Final Fantasy X-2 (PS2) Review

Final Fantasy X-2 Box Art

Final Fantasy X‘s ending while excellent and very cinematic, left a lot of us wondering about Tidus’ fate. Yet, when I finished that game around two years ago, I felt that its ending had been a great one, and that as much as some people wanted a sequel, I was satisfied with FFX as it was. Yet, Square Enix, who after FFIX turned itself into a money over quality Company, decided that it would be profitable to make a sequel. And so, here we are with Final Fantasy X-2

I must mention that most of the key staff that worked on FFX, and in other FFs has gone missing. Uematsu’s score is no longer present. About the only thing that has not changed is Nomuras artwork and that is because game is still set on Spira and with the same set of main characters, with the notable exception of Paine.

Sakaguchi was not deeply involved in this game. I hear that FFXII will feature even less of the stellar staff that has made the past games so great. So its fitting to say, that maybe, FFX-2 signals the end of the Final Fantasy series that we have come to know, and love.

Graphically, FFX-2 does nothing to improve upon FFX. In fact, both games run in the same engine. So, if you played FFX, this game looks exactly the same. Some of the characters are animated slightly better, but that is about it. I dare say, I liked FFX more because at least it had more FMV cinemas, and they looked marginally better than they look now. Sometimes these cutscenes are on par with FFX’s but sometimes Yuna has an odd plastic look to her.

There are new areas to explore in FFX-2, but the graphic engine seems dated now after playing X for so long. I am still pissed about the fact that the game doesnt feature a free roaming camera. In case you havent played FFX, what you will find in FFX-2 are sharp textures, individual blades of grass in most areas where there is grass, and flat water with no ripples except in one of the forests that features some cool looking water effects. The character models still look better than characters in any other RPG on the market.

Final Fantasy X-2 Screenshot

 

Music wise, there is not much to report. Suikoden III sounds better and FFX’s soundtrack kills this score easily. FFX-2 had only three memorable songs, and two of them have vocals in them.

Uematsu where are thou when you are needed? The only thing that saves this game from plummeting into average land in the sound department (a rare thing for a FF title) is the voice acting, with is good and plentiful. Returning actors actually do a much stronger job than they did in FFX. I think I was a little to hard on the music its just that Matsueda and Eguchi are a level below Uematsu and Mitsuda. I think Suikoden 3’s composer out performed the duo too.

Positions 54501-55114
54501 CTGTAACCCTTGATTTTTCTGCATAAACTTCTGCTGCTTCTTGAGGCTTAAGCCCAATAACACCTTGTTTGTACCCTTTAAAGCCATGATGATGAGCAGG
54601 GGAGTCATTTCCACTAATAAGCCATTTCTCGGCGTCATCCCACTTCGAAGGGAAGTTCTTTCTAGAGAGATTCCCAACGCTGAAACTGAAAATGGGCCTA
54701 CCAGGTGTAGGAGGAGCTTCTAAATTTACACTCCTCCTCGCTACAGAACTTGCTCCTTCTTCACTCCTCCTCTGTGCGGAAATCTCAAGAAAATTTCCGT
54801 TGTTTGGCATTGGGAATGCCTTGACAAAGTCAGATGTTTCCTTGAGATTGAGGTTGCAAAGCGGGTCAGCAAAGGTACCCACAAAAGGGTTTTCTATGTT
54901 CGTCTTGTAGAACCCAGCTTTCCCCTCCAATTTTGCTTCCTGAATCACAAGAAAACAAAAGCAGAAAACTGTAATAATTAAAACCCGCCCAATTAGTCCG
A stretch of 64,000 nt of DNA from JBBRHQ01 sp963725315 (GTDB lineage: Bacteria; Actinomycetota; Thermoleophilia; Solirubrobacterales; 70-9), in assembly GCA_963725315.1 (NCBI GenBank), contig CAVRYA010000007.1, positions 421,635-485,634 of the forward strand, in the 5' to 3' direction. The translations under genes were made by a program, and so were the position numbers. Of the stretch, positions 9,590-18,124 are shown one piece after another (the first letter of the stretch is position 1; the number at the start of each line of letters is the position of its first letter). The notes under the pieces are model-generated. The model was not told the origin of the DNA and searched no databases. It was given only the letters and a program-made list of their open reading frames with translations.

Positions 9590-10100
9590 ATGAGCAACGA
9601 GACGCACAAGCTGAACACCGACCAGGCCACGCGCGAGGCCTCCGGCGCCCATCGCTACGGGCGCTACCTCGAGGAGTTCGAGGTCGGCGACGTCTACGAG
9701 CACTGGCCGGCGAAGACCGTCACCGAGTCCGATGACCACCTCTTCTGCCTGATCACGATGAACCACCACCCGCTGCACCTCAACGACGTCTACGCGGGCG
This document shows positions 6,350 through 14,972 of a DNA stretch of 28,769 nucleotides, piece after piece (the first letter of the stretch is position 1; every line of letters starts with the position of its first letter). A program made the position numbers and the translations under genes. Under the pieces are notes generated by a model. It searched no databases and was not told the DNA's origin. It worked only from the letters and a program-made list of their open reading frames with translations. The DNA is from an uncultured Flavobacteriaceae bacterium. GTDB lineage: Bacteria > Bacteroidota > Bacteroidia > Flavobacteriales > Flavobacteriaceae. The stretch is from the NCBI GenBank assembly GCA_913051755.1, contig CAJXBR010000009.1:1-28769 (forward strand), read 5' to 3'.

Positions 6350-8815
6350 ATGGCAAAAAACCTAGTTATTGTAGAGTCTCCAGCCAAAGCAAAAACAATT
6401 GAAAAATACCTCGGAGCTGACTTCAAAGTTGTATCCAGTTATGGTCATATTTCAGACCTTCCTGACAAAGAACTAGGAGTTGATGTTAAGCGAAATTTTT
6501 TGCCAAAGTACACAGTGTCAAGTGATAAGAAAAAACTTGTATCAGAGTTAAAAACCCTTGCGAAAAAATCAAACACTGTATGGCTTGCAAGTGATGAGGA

Gameplay wise, is where FFX-2 greatly separates itself from its predecessor. There is no more Sphere grid to level up your characters. Instead, the party levels up as it was traditionally accustomed in previous entries, by gaining levels from EXP points gained after battle. What changes in the leveling up system is the introduction of Dresspheres. These are spheres used when they are equipped in a garment grid, which consequently must be equipped to a character. The Dresspheres can transform a character into different fighting classes like, Thief, Black Mage, White Mage, Dark Knight, Warrior, Gunner etc. These Dresspheres have different sets of skills that must be used in battle. The more you use a particular dressphere in battle, the more skills you will master in that dressphere with AP points.

When there are no more skills to master in a dressphere, that means that you have mastered the Dressphere. It is very important to master some of the most useful ones like the White Mage and the Dark Knight Dresspheres. You can change dresspheres while in battle or on the menu.

Of course, some of these dresspheres are handed to you, but if you want to get your hands on some of the best ones you will have to complete side missions and side quests. The battles are fought in the usual traditional style, except that now, when you choose a special attack or a spell, you have to wait an extra turn as another gauge fills up in order for the character to perform it. Since you only control a party of three gals, you obviously only have three characters available in each battle.

Exploration wise, the game does not feature the same linear pattern of FFX. Instead, you get an Airship straight from the get go, and you can go virtually anywhere by chosing from a menu with the different area names. However, I found it very useful to just travel to each location in each chapter in order from the top to the bottom. Of course you can skip all them and go into the “Hot spots” that are marked on the map (These are the spots where the crucial story moments happen), but if you do this you will miss on a ton of story material and useful accessories and Dresspheres. You will also – probably – be outclassed by some of the bosses if you dont take your time to go through the many side missions since they usually provide enemies to fight and level up with.